Tag Archives: prayer warrior

The Prophetic Intercessor (book review)

(Following is a review of James Goll’s book, The Prophetic Intercessor.  I know many of you are looking for information right now on prophetic intercession, and I write a lot on this subject myself.  Please take a look at the Series Topics in the right side bar for a wealth of posts on prophetic intercession.  You may also be interested in my book, The Intercessor Manual.) 

Recently I read James Goll’s The Prophetic Intercessor.  It’s a wonderful book, and I learned so much.

Here are a few of the concepts taught by Mr. Goll:

About “groaning in the spirit” (Romans 8:26, 27): “Those who are self-satisfied will have difficulty groaning; those who are desperate will have great difficulty not groaning.”

Intercessors not only build a wall or hedge of protection about others to keep out satanic attack.  They also build a wall to stave off God’s judgment by crying out for mercy for an individual or a people.

James Goll Prophetic IntercessorWorship and intercession must go hand in hand.

“Tenacity and endurance are required when the result seems to be delayed.  Even when the breakthrough begins, it takes eyes of discernment to see it.”

There is a relationship between responsibility and authority. If we have a God-given responsibility, we are granted authority through prayer.

“Discernment must be stewarded carefully.  We will either turn it into private intercession or gossip and slander.”

Anna, who prayed night and day in the temple (Luke 2:36, 37), was called a “prophetess” by God, yet she did not have a public ministry.  She ministered to the Lord in the secret place of intercession.

One of the most helpful chapters for me was the one on wisdom issues.  It dealt with protecting ourselves when doing spiritual warfare.  Mr. Goll talked a lot about keeping our focus on Jesus, rather than having our eyes on the devil or what the devil is trying to accomplish.  He commented that often the enemy brings problems to the forefront of our lives for the sole purpose of distracting us from Jesus and to derail our pure devotion for the Lord.  We do not need to war about everything; we can pick and choose which fights are important for us to engage in.  We must let Jesus guide our use of authority, rather than wearing ourselves out fighting every battle that comes along.

I was encouraged to find out that although Mr. Goll is considered to be one of the top prophets of our day, he was not sovereignly gifted in the prophetic from birth.  He did not experience fantastic open-eyed visions from the time he was a child.  He came into it gradually, through purposefully and diligently desiring to be prophetic and through actively praying Ephesians 1:15-19.  I am not among those who have been sovereignly gifted in the prophetic, either, and I took heart and hope in reading that I can come into a high level of hearing and seeing in the Spirit by asking God to increase it in me.  (Isn’t it great that God wants to reach down and pull up those of us who are average into higher levels than we ever thought we could get to?)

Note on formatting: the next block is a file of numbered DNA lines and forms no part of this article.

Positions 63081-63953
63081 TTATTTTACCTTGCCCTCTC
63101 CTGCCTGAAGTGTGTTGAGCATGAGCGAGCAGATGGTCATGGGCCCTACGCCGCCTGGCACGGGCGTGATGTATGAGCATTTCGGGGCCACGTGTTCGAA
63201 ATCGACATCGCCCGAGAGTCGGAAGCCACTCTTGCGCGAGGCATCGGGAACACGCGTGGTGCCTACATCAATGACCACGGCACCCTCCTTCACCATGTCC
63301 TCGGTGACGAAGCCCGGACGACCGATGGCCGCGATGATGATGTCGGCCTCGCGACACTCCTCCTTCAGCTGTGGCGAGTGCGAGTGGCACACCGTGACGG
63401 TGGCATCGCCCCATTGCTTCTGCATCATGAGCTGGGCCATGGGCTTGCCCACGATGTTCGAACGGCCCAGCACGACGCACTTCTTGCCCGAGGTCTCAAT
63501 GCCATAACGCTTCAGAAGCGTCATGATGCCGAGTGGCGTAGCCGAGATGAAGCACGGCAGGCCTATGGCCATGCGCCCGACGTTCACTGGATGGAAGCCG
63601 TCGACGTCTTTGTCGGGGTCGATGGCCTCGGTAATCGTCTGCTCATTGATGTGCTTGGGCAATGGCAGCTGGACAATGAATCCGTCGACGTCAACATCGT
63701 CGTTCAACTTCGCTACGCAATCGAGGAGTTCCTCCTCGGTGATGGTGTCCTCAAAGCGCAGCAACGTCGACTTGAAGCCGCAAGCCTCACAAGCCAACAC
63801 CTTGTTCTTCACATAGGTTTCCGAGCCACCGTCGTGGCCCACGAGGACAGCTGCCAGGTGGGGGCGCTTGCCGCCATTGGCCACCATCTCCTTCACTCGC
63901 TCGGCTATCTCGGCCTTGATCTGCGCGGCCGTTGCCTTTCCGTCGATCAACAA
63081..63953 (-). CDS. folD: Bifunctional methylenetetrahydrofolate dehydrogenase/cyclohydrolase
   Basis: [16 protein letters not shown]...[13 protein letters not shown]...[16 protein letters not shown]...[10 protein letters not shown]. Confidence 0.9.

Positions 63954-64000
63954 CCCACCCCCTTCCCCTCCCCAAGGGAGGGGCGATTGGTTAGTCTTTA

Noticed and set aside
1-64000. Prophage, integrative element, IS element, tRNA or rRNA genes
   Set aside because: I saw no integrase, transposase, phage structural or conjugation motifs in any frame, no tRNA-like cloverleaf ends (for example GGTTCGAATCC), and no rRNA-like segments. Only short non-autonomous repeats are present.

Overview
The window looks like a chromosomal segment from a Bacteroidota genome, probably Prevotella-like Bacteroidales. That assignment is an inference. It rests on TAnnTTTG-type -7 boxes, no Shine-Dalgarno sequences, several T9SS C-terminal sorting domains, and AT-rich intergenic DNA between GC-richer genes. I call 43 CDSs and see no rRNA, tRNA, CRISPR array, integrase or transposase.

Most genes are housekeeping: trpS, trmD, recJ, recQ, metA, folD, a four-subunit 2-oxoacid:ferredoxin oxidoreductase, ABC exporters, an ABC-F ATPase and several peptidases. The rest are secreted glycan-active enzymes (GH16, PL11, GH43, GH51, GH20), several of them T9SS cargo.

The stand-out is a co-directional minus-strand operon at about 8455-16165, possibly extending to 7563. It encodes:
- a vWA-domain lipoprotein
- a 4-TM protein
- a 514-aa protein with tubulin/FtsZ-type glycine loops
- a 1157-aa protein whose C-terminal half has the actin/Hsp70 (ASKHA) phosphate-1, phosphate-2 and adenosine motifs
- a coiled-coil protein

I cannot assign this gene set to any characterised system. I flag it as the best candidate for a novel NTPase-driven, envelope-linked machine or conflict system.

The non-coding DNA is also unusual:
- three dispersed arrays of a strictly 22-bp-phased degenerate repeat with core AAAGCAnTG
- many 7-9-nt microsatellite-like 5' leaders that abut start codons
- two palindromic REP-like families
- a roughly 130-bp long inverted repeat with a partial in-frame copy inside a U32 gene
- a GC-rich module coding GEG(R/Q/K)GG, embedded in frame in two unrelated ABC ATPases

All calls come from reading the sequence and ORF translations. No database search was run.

I highly recommend The Prophetic Intercessor to anyone with a leaning toward prayer, from the person who is still wondering if he or she has a call to intercession, on up to the most seasoned of prayer warriors.

Purchase this book at Amazon: The Prophetic Intercessor
Or, see Lee Ann’s book, The Intercessor Manual


More on Rees Howells

A couple of weeks ago, I did some blogging about Rees Howells.  Here are the links to those posts:

Rees Howells on the Holy Spirit          Rees Howells on Intercession

I had been reading Doris Ruscoe’s book, The Intercession of Rees Howells.  Since then I’ve also read Norman Grubb’s book, Rees Howells: Intercessor.  Mr. Grubb’s book goes into greater detail about God’s dealings with Mr. Howells, and some things in Miss Ruscoe’s book that left question marks in my mind became clearer after reading the second book.  But I felt that as far as teaching concepts, Miss Ruscoe’s book was more helpful to me.

Serious intercessors can learn a lot from Rees Howells’ life.  However, some of the ideas that he had I would not agree with.  For instance, he felt that God at times asked him, in praying for sick people, to be willing to take their sickness upon himself.  Rees Howells commented that God would never ask an intercessor to take someone else’s sin upon himself.  He stated that only Jesus could do that, and that He did it as a finished work on the cross.  My firm belief is that Jesus did a finished work for our forgiveness, healing, and deliverance.  God would never ask an intercessor to take someone else’s demons upon himself so that the demonized person could be free.  We would think that was a ridiculous idea.  It is just as ridiculous to say that God would want an intercessor to take someone else’s sickness upon himself.